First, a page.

Budget documents reveal that the government’s Digital Transformation Agency will “investigate areas where blockchain technology could offer the most value for Government services”.
The government said that the $700,000 cost associated with the program would be met from within the DTA’s existing resources.
The CSIRO’s Data61 in 2017 released a research report on the potential of blockchain-style technologies, which argued it could potentially be used to improve government service delivery. Private blockchains “could be used to facilitate information sharing and process coordination across agencies within government.”
Globally, there were four key categories of blockchain application being examined by governments, the report said.
One was registries and identity, another was quota management, a third was taxation and a fourth was grants and social security.
Smart contracts “could automate the process coordination to apply for, decide on, and distribute payments for grants and social security,” states the Data61 report, Risks and Opportunities for Systems Using Blockchain and Smart Contracts.
“With a sufficiently-sophisticated payment environment, a smart contract could automatically limit payments to approved suppliers or categories of expenses,” the report adds.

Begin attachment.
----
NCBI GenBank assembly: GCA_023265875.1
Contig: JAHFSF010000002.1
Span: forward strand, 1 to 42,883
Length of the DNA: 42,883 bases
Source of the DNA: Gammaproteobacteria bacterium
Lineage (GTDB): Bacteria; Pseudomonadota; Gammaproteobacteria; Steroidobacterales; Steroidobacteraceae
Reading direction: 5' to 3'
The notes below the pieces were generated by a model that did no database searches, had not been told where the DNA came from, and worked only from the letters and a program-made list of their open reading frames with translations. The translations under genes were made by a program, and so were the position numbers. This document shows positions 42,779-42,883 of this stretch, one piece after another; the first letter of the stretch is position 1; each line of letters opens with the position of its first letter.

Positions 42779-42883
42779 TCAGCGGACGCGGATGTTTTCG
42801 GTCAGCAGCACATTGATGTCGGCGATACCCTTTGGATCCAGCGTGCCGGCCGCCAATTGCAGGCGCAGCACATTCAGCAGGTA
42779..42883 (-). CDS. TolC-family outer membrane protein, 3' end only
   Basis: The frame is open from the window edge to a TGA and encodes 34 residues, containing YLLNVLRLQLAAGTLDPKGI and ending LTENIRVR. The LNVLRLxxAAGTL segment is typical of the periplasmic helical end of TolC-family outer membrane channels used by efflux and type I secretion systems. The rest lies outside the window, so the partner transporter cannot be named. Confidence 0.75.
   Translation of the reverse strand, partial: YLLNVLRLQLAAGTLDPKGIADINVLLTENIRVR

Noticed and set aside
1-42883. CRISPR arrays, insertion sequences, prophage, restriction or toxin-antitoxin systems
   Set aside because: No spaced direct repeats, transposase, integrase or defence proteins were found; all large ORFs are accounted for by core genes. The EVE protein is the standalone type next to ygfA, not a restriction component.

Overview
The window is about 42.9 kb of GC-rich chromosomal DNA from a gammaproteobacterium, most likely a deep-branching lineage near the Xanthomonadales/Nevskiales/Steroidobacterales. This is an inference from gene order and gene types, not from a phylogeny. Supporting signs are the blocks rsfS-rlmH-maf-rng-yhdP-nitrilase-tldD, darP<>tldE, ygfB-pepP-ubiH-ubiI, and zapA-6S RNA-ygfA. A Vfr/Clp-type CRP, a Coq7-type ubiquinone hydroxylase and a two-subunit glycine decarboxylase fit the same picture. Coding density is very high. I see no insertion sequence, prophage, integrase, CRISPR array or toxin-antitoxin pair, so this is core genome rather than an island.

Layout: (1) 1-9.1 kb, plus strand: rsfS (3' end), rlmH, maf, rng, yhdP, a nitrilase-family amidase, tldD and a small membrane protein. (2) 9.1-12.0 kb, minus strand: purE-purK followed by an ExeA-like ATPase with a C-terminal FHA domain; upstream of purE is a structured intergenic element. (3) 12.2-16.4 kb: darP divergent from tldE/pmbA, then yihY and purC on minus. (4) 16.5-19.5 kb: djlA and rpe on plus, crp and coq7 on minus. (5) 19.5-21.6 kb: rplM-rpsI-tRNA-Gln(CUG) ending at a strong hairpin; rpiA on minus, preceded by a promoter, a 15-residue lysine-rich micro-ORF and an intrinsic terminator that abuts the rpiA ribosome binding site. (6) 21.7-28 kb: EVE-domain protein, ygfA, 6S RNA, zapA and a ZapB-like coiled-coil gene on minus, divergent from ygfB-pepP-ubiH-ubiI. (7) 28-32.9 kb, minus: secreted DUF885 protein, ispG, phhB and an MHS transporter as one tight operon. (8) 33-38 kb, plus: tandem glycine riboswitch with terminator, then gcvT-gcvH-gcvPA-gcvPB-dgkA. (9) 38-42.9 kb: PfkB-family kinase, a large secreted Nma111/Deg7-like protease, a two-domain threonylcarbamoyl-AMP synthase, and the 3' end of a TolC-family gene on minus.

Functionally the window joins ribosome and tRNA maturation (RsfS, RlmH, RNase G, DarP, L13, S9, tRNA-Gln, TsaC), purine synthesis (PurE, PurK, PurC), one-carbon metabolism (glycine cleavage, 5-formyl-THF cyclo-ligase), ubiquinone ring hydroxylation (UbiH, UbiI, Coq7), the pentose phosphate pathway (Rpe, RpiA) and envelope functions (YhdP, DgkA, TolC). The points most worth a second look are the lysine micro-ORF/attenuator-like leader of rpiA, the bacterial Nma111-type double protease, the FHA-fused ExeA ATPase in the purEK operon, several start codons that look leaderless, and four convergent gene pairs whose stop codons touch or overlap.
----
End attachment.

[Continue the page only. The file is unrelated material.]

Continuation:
A recent survey conducted by global analyst firm Gartner found that despite the hype around blockchain and distributed ledger technology (DLT) fewer than 1 per cent of chief information officers have invested in or deployed any kind of blockchain-based solution within their organisations.
The survey of 3138 CIOs found that DLT systems in production were almost non-existent, although Gartner report that 8 per cent of IT chiefs had indicated they were engaged in pilots.
Australia, however, is home to one of the more advanced efforts to build an enterprise-grade DLT-based system: ASX, which operates the Australian Securities Exchange, is preparing to role out a DLT system to replace its Clearing House Electronic Subregister System (or CHESS). The system delivers clearing, settlement and other post-trade services for the ASX.
The exchange operator revealed last month that it plans to have the CHESS replacement in production sometime between the final quarter of 2020 and the first quarter of calendar 2021.
It will begin releasing software testing tools from Q2 2019, which will be followed by migration testing in June 2020. ASX has said that in July 2018 it will publish an update on timing of the rollout.